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While the incidence increases without any impact on serious cancers or significant reduction in mortality due to screening, this increase is then the direct effect of medical intervention which over-detects lesions, which is of no use to people’s health.

For one cancer, we see that the contract is being fulfilled: this is the cervical cancer. Anticipating precancerous lesions means that the incidence of this cancer, the rate of severe forms as well as its mortality decrease perceptibly and is relatively well correlated with the introduction of screening.
However for the breast, prostate and thyroid, the situation is much more disappointing, with an unresolved problem: increasing overdiagnosis, without a satisfactory decrease in serious cancers or a reduction in treatment.
For colon cancer, it is currently recommended that screening be reserved for high risk individuals.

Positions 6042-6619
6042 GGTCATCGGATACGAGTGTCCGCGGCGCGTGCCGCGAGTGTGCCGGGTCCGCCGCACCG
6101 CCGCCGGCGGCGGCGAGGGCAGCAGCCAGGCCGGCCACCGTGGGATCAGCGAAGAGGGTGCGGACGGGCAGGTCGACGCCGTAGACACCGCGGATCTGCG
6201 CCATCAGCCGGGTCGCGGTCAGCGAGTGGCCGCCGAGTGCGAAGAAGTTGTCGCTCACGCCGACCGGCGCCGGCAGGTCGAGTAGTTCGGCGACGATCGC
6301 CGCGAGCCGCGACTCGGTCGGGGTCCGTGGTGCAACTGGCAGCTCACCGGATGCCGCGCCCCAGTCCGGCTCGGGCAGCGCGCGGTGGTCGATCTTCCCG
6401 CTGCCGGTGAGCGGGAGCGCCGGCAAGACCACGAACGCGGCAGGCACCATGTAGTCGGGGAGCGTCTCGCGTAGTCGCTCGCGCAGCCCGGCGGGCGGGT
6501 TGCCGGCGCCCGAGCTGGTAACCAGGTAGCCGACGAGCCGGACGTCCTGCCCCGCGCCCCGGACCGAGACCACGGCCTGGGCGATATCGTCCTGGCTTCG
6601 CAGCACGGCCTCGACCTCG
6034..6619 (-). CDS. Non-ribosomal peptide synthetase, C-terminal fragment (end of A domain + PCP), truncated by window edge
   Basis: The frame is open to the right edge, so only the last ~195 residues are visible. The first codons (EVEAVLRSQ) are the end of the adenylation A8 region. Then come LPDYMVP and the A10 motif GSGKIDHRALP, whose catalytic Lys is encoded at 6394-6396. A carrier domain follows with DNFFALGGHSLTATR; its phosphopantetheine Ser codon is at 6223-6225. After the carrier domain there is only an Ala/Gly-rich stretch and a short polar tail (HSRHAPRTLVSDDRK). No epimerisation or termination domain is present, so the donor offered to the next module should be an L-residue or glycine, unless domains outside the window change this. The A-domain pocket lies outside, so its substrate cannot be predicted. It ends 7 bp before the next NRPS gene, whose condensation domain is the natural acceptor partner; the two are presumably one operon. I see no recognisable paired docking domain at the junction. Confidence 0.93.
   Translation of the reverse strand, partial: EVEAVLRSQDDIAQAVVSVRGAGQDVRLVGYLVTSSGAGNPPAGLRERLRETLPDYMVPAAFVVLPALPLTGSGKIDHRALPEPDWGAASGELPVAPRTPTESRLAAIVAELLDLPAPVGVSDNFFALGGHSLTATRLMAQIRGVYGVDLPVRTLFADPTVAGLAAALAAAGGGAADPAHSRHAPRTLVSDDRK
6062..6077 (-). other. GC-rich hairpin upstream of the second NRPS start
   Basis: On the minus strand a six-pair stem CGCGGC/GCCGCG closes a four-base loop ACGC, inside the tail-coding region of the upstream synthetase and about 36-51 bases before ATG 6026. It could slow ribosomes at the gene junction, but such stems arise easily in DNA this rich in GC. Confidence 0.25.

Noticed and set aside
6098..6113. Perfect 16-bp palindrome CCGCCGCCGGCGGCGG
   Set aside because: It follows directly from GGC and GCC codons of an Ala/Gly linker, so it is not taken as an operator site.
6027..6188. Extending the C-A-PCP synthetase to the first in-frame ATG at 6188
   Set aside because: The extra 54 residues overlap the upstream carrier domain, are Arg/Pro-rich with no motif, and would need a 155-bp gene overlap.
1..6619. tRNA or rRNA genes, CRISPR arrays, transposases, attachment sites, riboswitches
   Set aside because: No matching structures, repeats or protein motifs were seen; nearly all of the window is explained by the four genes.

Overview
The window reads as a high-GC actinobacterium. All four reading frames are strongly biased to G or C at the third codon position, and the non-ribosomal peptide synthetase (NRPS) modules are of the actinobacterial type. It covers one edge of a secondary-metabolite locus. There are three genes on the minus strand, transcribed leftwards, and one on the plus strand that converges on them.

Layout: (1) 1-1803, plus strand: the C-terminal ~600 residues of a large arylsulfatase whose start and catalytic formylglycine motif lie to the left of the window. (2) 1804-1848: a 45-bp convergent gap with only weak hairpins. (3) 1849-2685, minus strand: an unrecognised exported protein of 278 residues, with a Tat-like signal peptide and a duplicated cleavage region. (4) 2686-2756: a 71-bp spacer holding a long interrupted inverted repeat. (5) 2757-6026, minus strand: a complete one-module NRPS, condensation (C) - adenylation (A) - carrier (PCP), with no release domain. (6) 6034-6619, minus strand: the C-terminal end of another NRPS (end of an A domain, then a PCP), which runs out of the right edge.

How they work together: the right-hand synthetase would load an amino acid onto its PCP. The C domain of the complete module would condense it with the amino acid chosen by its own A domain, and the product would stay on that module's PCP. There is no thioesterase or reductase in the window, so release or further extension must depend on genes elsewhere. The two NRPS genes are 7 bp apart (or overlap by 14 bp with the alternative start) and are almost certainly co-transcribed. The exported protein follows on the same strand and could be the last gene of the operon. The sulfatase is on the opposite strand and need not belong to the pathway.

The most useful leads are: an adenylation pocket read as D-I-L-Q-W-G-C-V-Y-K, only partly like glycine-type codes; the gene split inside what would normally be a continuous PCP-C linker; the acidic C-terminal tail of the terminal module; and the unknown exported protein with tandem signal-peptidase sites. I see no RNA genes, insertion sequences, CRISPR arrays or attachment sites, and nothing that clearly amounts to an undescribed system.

[1].Autier P, Boniol M, Koechlin A, Pizot C, Boniol M. Effectiveness of and overdiagnosis from mammography screening in the Netherlands: population based study. BMJ 2017;359:j5224.

Autier, M. Boniol, R. Middleton, JF Dore, C. Héry, T. Zheng et al. Advanced breast cancer incidence following population-based mammographic screening Ann Oncol, 22 (8) (2011), p. 1726-1735

Bleyer, HG Welch Effect of Three Decades of Screening Mammography on Breast-Cancer Incidence N Engl J Med, 367 (21) (2012), pp. 1998-2005

NA de Glas, AJ de Craen, E. Bastiaannet, EG Op ‘t Land, M. Kiderlen, W. van de Water, et al. Effect of implementation of the mass breast cancer screening programme in older women in the Netherlands: population based study.